Uber Technologies Inc on Monday said it would continue operating its revenue-generating food delivery business Uber Eats even if its ride-hail business should be forced shut in California at the end of this week following a court order. A company spokesman said Uber’s food delivery unit did not appear to be impacted by a lawsuit filed by California’s attorney general and a subsequent court order that would force Uber to treat its ride-hail drivers as employees.
|Hyundai’s autonomous vehicle project with Aptiv will now be called Motional|
The Verge, August 11th
Hyundai’s autonomous vehicle joint venture with Aptiv has a new name: Motional. The company, which plans to test fully driverless vehicles for ride-hailing services later this year, said the new name is meant to evoke the “motion” of transportation as well as the “emotion” of the decision to get somewhere safely.
|DoorDash becomes the first-ever on-demand delivery platform of the NBA, WNBA and NBA 2K League|
WNBA, August 17th
DoorDash, the nation’s leading last-mile logistics platform, and the National Basketball Association (NBA) today announced a multiyear marketing partnership that makes DoorDash the Official On-Demand Delivery Platform of the NBA, WNBA and NBA 2K League.
|Car sales rise and car-share companies boom as pandemic upends transportation|
The Guardian, August 12th
Like many people in recent months, AnnaLiisa Ariosa-Benston of Brooklyn has seen her primary sources of income transform in the wake of the coronavirus pandemic. An arts event producer, she now is picking up odd jobs in renovation and design to make money. And to do so, she has found – for the first time in her 10 years of living in New York City – that she needs a car. Despite having used Uber and Lyft in the past, Ariosa-Benston now says she wouldn’t feel as comfortable sharing space with a stranger in a small vehicle. She recently tried to rent a car in New York City and found all the rental locations near her were booked out in advance or extremely expensive. In another attempt to find a car on a work trip in Atlanta, she checked at the desks of every single car company at the airport – all were sold out.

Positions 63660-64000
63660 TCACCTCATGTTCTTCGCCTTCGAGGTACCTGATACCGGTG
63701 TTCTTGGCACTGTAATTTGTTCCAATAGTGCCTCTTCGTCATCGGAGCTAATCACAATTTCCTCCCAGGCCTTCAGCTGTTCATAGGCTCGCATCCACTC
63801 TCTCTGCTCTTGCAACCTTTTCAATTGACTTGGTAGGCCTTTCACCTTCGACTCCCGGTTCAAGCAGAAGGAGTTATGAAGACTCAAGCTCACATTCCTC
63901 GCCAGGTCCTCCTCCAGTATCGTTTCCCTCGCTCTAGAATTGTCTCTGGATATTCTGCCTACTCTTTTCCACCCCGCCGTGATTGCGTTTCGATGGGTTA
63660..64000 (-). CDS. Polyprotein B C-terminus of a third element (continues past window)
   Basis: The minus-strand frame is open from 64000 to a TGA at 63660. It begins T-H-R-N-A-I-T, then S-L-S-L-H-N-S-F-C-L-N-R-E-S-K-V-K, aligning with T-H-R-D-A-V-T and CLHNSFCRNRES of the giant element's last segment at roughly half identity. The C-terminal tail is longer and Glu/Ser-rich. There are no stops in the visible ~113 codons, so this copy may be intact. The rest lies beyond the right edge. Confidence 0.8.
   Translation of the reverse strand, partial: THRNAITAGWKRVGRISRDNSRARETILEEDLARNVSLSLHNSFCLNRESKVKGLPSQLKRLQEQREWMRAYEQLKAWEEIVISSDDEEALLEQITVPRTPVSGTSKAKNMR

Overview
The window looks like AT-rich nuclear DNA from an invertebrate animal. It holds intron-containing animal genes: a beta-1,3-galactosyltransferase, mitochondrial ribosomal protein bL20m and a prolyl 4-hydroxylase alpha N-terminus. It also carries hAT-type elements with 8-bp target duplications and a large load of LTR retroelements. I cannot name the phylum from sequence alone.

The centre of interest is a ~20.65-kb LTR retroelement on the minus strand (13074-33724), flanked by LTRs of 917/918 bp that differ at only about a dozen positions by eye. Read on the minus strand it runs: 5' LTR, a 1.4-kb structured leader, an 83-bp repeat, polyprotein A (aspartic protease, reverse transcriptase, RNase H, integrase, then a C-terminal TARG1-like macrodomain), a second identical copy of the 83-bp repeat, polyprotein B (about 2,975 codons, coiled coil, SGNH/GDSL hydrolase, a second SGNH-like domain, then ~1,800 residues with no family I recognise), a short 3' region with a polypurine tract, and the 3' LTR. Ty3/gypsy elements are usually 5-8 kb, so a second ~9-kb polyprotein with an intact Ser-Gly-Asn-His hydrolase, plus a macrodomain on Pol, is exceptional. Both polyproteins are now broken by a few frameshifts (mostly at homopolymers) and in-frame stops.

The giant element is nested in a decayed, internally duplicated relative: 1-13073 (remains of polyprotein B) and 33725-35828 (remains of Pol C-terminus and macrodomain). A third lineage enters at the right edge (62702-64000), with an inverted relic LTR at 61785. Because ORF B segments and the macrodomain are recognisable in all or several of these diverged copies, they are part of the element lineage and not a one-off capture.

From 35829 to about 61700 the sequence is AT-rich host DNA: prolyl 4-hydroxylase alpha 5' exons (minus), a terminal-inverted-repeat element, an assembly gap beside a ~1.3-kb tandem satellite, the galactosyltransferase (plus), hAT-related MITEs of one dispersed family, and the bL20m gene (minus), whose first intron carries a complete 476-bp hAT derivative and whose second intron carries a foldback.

|Why Isn’t Everyone Buying EVs Yet? It’s Not Just The Price|
Forbes, August 15th
If you engage in a lot of conversations about electric vehicles on social media, you start to see common themes emerging. The national grid can’t cope; they catch fire spontaneously; they can only drive 50 miles, particularly in winter; they’re built using rare minerals mined by children in the Congo; all the electricity required to charge them comes from coal anyway – and so on. Rather than rebuffing each one of these in turn (perhaps a future article), there’s a deeper underlying reason for all this hate. It’s not the (admittedly high) price that is why people aren’t running with arms open and buying EVs in droves yet; there appears to be a concerted hate campaign against them. But why, and where is it coming from?
|An Alphabet company is designing a road for autonomous cars in Michigan|
Engadget, August 14th
The state of Michigan wants to build the autonomous roadway of the future. Normally that in itself would be interesting enough, but there’s also the company it’s partnering with to make the project a reality. The state will work with a firm called Cavnue. Cavnue’s parent company is Sidewalk Infrastructure Partners (SIP), which itself is a spinoff of Alphabet’s Sidewalk Labs. If you’ve followed Engadget’s coverage of the recently canceled Toronto Smart City project, you’ll know all about Sidewalk Labs.
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The Aioi Insurance Services USA team Aioi Nissay Dowa Insurance Services USA Corp. is full service insurtech agency focusing on the future of transportation, and the surrounding infrastructure. This is what we find fascinating and we hope you do too.